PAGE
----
What is tinnitus?
Tinnitus is the perception of hearing sound when no external sound is present. It may present as a ringing, buzzing, roaring, hissing or other noise in one or both ears and can vary in pitch, loudness and duration. Tinnitus is not a disease. It is a symptom of many health conditions. Many people perceive tinnitus as a minor irritation, others are so affected by tinnitus that it impairs their quality of life.
What causes tinnitus?
Hearing loss– Most people who have tinnitus also have some degree of hearing loss.
Exposure to loud noise– Exposure to loud noise can cause permanent hearing loss and tinnitus.
Medications– More than 200 medicines can cause tinnitus.
Ear obstructions– including earwax, middle ear fluid, foreign objects
Other health issues– allergies, TMJ, stress, sinus pressure, tumors and circulatory issues among others
A careful review of your health history along with audiometric testing will lead to the most likely causes and best treatment for your tinnitus.
There is currently no cure for tinnitus, but treatments are available that help people manage their tinnitus and find significant relief. Outcomes vary depending on the specific cause of the tinnitus and other competing health factors. Management of tinnitus typically involves training the brain not to notice the tinnitus and learning to have a more positive response to the tinnitus.
Hearing aids– Use of hearing aids is recommended when hearing loss accompanies tinnitus. Hearing aids make it easier to hear environmental sounds, which help you hear better but also help mask (or cover) the tinnitus sound you hear. This makes tinnitus much less noticeable.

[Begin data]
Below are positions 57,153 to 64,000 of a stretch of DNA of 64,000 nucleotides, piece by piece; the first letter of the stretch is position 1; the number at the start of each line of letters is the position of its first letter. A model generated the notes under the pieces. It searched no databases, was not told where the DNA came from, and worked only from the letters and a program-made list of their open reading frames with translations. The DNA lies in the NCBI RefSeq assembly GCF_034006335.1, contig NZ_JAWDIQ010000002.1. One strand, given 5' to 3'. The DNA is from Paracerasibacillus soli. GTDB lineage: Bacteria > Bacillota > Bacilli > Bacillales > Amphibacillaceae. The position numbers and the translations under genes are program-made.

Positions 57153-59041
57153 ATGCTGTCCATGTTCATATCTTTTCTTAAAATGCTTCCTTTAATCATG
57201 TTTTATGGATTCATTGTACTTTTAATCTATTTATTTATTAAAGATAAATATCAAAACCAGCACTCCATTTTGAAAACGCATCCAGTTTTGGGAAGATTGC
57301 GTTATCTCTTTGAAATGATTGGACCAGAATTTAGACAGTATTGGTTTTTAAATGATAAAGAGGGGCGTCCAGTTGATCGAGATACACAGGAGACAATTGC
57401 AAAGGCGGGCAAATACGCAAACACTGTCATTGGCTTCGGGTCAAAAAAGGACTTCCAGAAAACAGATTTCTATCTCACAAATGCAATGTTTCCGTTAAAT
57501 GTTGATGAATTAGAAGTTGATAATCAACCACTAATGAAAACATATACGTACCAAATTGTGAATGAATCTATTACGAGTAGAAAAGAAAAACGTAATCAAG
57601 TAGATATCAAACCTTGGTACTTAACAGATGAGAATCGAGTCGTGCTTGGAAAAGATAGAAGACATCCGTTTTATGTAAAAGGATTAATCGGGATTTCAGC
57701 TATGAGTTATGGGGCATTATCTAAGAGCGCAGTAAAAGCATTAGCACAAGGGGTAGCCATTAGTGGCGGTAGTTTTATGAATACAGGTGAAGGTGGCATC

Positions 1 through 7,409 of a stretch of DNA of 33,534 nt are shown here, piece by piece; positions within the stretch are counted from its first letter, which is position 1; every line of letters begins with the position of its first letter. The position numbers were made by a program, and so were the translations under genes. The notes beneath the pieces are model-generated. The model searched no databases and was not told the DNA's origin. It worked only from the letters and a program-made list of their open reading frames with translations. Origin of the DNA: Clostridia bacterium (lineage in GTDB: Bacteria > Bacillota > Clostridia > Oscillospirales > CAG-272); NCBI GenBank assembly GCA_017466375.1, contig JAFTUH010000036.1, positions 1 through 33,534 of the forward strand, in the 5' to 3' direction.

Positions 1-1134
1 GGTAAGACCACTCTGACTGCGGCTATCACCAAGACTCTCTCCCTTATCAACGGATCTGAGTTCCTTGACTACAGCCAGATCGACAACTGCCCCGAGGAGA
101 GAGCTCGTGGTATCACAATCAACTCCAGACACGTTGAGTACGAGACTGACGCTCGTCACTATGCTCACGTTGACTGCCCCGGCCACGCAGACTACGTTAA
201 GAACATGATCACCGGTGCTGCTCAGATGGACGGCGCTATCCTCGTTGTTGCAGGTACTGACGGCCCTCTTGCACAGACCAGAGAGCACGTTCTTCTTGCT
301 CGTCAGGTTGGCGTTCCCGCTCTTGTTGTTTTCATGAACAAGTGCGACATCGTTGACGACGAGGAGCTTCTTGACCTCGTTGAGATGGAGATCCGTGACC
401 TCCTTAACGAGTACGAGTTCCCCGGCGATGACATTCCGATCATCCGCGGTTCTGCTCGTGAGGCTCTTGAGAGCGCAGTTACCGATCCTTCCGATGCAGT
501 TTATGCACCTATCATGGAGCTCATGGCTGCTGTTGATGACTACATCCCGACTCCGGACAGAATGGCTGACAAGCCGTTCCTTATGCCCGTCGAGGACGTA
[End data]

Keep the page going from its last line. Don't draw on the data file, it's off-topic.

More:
Sound therapy- This involves the using of noise generators (maskers) that can be used with or without amplification to offer relief from tinnitus. Various types of background noise can be used to partially or completely cover the tinnitus to alter the perception of tinnitus and provide significant relief.
Behavioral Therapy– This focuses on changing the emotional response to tinnitus. This is often done using education, counseling and stress reduction.
Our doctors of Audiology will discuss your specific treatment options and answer any questions you may have.
What can I do to help myself?
-Avoid aggravating factors such as smoking, caffeine, alcohol and loud noise
-Always wear hearing protection in loud environments
-Find ways to cope with your tinnitus and reduce stress
-Avoid stress and fatigue
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